Fearman asserts that there several simple mindsets to avoid disruptive an inconvenient ideas within an organization:

Isolate Innovation

When a child acts up or misbehaves at home, the best discipline is to give them a Time Out and send them to their room. You don’t have to kick them out of the organization, but isolation will make them think about the real vision and values of the company in more detail. It will encourage them to align their hopes and dreams with the hierarchy of the organization who own the vision and values.

But if you do want to innovate within your organization, keep it limited to one or two departments that are led by individuals who have a degree from a prestigious school and who are in close collaboration with you as a key leader.

Just Say No

Hey, if it worked for Nancy Reagan in the mid-80s (and look how far we’ve come since then), it can work for leaders when individual contributors come up with creative and new ways to serve clients. When ideas come up from the front line, just say, “no.” You probably don’t have the resources or money to implement the ideas anyway, so no real harm can come from this approach. It’s clean and effective and eventually, people will stop coming up with their own ideas so that you can do your job—implementing your own.

Show Them Who’s Boss

When the first two strategies don’t work, flex your Position Power. You have the degree, the experience, the complex title, and the pay grade—so use them!

If employees discover that they have other avenues of power, such as personal experience, knowledge, relationships outside the organization, or a specialized ability to perform specific tasks that the executives may or may not, this could become very disruptive to an organization. Don’t shy away from the fact that you are getting paid the big bucks to drive the organization into the future—not them. You have the title and the authority to make the first and final decision.

Enjoy the Silence

Don’t allow the loud distractions of individual or collaborative innovation to drown out the brilliance of your leadership ability. You’ve earned the corner office, and you were born to lead. The future of the world depends on you—don’t leave it to chance by putting its fate hang on someone else’s wild ideas.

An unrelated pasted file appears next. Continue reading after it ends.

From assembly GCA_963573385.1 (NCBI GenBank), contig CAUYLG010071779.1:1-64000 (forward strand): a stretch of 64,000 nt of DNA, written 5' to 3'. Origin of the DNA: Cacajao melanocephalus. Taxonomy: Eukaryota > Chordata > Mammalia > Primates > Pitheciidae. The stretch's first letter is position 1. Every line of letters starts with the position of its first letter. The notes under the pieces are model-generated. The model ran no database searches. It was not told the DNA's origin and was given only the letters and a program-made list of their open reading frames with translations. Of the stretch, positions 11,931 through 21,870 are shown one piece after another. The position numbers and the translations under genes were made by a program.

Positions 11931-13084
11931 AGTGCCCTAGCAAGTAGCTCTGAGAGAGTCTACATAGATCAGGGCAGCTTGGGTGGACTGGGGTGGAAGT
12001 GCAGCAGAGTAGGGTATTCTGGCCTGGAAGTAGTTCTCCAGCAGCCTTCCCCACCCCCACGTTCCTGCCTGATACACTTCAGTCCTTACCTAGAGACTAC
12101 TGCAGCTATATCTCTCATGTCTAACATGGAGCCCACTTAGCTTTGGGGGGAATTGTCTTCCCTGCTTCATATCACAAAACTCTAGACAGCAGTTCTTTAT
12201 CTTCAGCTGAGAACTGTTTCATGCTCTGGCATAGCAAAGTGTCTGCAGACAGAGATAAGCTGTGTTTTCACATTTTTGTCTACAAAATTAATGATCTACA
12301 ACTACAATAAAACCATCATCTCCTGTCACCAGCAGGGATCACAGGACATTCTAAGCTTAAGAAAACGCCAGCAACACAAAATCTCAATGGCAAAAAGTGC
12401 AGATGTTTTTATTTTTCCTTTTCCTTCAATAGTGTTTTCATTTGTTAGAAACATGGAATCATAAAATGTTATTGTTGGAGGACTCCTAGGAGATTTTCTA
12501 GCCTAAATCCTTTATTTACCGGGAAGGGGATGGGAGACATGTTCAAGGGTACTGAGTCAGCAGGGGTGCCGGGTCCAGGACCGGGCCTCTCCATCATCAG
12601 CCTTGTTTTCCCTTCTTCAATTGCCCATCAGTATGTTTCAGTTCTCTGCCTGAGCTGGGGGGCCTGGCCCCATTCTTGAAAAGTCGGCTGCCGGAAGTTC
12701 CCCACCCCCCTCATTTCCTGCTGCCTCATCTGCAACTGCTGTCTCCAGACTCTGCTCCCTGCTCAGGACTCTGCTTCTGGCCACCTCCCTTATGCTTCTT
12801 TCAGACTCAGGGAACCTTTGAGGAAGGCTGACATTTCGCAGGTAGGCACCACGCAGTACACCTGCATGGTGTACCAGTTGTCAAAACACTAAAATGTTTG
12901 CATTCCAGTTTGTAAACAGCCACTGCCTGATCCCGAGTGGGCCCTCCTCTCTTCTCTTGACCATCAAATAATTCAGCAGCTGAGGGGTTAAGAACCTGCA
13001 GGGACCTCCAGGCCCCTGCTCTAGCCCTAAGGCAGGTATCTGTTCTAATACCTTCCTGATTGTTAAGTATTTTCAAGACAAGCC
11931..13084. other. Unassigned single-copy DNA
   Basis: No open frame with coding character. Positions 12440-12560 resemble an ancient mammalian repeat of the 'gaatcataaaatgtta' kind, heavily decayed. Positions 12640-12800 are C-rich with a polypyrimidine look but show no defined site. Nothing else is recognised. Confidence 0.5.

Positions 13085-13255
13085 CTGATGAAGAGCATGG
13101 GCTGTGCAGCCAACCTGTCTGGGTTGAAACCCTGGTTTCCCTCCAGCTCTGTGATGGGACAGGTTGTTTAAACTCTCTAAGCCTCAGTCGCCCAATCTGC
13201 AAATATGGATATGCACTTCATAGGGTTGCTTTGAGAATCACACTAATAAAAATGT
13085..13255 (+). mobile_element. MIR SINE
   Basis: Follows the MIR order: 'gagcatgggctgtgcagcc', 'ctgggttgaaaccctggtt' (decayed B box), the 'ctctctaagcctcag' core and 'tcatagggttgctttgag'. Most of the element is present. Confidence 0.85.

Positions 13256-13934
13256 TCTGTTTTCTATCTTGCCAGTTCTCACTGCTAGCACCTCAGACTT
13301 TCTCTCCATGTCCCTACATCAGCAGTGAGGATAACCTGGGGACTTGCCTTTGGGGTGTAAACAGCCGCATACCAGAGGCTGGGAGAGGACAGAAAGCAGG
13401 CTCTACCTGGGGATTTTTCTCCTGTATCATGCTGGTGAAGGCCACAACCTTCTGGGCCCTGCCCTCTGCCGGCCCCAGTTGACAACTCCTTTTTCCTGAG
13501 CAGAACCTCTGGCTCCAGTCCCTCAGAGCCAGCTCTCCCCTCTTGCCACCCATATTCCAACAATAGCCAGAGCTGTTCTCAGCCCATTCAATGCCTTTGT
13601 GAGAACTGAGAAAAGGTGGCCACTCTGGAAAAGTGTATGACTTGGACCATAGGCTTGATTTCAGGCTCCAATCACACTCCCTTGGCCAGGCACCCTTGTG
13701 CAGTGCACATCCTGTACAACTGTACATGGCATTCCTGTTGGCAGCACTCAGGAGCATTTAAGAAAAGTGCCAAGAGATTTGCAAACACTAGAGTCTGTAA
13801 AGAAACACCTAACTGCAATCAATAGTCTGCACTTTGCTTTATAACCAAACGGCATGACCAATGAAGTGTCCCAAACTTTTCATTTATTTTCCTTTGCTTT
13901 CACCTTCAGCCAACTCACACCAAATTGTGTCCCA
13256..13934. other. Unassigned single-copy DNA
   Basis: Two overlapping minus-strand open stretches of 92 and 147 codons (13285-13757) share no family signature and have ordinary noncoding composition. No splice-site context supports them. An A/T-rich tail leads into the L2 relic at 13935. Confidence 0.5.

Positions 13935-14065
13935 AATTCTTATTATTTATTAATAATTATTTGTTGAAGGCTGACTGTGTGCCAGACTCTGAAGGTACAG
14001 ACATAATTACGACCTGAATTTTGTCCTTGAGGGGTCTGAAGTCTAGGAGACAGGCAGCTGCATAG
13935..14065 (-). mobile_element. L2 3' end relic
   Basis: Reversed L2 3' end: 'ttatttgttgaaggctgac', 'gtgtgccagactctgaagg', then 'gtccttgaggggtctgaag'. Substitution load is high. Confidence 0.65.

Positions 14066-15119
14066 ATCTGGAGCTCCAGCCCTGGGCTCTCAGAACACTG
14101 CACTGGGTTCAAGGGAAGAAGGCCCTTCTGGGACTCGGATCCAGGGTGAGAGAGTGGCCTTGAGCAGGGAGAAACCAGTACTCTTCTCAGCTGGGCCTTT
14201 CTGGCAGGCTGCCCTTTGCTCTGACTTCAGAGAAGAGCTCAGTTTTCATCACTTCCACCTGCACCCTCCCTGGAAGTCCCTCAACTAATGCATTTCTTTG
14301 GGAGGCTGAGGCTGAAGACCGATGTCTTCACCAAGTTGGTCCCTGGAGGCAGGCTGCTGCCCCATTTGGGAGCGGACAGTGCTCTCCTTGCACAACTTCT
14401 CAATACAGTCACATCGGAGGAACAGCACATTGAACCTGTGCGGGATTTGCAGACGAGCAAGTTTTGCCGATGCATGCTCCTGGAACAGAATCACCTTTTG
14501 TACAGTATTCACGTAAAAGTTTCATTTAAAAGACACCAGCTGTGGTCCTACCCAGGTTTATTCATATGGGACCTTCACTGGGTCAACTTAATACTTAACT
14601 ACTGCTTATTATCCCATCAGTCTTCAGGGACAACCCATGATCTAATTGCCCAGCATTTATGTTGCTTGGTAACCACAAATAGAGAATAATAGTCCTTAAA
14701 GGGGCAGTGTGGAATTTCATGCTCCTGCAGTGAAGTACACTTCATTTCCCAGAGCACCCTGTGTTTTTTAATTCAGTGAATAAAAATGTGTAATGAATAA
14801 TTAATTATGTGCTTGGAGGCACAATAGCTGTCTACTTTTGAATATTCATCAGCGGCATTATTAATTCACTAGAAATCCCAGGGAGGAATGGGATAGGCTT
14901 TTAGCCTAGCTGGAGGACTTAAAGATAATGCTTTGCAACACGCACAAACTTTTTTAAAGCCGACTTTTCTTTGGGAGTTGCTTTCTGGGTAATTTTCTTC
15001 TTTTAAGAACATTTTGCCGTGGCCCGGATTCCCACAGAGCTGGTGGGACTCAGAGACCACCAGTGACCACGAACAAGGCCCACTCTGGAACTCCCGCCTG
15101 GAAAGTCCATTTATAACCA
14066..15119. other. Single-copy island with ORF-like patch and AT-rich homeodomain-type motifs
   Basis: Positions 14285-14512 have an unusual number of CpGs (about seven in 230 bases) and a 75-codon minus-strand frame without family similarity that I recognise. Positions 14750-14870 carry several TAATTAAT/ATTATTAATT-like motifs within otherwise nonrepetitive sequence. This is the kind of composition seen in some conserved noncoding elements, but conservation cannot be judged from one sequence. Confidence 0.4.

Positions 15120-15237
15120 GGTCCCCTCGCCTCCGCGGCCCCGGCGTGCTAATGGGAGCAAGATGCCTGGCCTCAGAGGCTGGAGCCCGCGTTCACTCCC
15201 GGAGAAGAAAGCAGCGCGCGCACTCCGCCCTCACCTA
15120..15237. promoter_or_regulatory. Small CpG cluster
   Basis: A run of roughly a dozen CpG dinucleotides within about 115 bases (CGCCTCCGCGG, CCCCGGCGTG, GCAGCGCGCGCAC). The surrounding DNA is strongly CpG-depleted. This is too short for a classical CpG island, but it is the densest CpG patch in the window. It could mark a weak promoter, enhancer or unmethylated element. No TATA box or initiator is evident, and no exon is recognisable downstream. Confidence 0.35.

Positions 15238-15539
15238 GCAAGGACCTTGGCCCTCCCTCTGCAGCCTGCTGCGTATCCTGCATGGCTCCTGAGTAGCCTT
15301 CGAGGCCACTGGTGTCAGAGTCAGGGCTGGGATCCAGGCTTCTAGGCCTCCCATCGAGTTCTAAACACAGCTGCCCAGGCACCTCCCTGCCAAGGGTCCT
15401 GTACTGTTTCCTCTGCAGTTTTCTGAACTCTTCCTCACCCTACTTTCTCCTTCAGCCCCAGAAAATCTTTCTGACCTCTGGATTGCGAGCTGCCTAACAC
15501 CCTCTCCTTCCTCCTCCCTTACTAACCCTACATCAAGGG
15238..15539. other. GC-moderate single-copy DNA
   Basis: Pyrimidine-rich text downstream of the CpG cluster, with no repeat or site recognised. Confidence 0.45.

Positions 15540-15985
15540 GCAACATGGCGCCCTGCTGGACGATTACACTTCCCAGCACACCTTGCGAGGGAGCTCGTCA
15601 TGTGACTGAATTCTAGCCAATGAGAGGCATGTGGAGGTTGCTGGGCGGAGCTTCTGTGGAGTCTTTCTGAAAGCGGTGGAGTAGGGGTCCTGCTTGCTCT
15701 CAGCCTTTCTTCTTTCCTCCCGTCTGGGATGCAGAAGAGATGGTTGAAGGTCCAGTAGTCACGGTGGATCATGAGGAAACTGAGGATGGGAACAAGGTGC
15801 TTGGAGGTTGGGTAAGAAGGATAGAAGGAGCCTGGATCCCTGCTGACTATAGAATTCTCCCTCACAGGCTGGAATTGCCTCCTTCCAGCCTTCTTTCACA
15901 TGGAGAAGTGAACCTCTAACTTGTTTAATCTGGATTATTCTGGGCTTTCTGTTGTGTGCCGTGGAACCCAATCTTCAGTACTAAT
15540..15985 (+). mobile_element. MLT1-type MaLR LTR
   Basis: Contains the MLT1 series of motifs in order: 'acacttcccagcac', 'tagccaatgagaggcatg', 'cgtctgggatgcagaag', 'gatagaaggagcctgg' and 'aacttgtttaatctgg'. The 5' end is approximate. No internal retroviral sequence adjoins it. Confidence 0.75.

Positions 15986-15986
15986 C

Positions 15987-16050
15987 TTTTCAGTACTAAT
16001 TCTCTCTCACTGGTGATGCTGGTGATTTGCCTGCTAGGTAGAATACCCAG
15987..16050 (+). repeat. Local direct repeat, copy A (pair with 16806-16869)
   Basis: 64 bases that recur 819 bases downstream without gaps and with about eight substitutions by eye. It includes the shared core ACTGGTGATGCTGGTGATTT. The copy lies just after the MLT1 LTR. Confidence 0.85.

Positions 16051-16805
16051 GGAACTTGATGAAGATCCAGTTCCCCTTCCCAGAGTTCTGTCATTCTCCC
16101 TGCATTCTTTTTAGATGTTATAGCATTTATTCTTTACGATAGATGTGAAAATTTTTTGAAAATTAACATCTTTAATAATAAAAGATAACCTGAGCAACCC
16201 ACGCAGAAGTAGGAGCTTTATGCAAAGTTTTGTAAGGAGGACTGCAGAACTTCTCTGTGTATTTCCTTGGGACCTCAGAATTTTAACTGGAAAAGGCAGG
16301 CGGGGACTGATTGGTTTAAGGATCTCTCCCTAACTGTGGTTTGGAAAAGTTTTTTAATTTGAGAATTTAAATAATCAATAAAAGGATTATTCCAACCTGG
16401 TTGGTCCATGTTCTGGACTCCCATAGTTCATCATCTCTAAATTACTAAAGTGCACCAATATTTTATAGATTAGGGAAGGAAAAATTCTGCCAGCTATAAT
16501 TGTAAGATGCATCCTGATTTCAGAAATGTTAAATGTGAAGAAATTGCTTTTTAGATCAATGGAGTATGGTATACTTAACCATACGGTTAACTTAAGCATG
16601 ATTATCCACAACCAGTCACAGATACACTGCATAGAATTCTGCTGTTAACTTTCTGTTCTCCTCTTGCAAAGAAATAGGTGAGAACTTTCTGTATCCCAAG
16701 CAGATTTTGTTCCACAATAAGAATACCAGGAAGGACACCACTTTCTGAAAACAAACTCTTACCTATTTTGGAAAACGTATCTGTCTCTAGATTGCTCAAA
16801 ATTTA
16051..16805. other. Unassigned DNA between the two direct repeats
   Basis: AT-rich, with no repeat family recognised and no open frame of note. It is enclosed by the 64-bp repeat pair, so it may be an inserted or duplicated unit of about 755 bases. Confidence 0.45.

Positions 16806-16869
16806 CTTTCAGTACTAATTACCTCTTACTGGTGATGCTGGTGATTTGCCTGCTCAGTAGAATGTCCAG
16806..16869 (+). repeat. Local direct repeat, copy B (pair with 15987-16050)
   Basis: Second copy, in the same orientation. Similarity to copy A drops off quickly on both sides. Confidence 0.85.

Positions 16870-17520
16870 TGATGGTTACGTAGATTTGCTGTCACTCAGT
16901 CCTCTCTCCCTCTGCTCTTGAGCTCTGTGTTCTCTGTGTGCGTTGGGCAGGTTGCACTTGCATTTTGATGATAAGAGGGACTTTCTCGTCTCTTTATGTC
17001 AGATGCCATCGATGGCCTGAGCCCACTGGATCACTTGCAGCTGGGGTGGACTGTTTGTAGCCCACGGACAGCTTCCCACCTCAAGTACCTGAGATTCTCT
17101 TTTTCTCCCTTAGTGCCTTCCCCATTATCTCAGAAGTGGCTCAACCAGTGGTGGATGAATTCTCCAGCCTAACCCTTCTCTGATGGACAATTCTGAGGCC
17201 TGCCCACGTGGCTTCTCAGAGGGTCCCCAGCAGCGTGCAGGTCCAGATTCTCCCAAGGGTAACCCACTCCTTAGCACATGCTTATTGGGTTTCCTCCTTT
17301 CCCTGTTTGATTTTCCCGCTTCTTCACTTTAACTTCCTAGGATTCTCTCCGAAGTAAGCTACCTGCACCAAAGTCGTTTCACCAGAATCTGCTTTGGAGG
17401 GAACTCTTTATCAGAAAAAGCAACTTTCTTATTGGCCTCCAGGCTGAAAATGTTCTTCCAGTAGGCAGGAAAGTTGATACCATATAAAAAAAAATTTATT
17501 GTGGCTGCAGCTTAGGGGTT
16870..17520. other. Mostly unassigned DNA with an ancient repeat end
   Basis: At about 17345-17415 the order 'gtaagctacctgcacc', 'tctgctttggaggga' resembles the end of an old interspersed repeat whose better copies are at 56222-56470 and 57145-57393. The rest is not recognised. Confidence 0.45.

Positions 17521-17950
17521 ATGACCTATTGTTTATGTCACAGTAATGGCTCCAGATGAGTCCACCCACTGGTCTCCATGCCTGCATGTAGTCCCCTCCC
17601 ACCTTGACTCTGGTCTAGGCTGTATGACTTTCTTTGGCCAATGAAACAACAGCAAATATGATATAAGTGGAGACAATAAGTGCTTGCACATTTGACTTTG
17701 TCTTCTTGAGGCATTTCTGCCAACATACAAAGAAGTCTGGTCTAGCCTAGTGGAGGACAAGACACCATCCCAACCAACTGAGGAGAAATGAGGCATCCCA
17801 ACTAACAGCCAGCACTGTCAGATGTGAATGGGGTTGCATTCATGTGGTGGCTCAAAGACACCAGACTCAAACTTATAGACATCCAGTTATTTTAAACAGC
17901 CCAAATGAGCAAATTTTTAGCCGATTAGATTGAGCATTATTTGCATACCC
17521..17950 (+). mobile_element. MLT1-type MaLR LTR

** The views and opinions expressed in this fictitious article do not necessarily reflect sound advice or the views and opinions of
 the author, or The Ken Blanchard Companies.

Jason Diamond Arnold is a Leadership Consultant at The Ken Blanchard Companies and Coauthor of Situational Self Leadership in Action, an asynchronous learning experience for Individual Contributors within Organizations.

Facebookin’ on the job boosts productivity?

Ok, maybe posting pictures of you from that awesome Black Keys concert from the night before or gossiping about who unfriended who on Facebook while on the job is more of a productivity killer.

However, earlier this week, Microsoft released the results of a global survey conducted by Ipsos regarding the use of social tools in the workplace.  Nearly 10,000 individuals responded from over 32 countries, all of which were from various industries and age groups.  While the results aren’t necessarily surprising, leaders definitely need to be aware of the emerging trends.

networkingBefore getting into the results, I want to point out that it’s obvious why Microsoft commissioned the survey.  With products like SharePoint and Lync, Microsoft is building a business case for implementing more social enterprise tools within organizations.   With that being said, the trends are still very real:

  • 46% of respondents stated that their productivity increased because of their use of social tools.
  • 40% stated that social tools have results in more collaboration in their workplace.
  • 39% stated that other individuals in their organization did not collaborate enough.
  • The top reported use of social tools was to communicate with colleagues, followed by reviewing documents and communicating with customers/clients.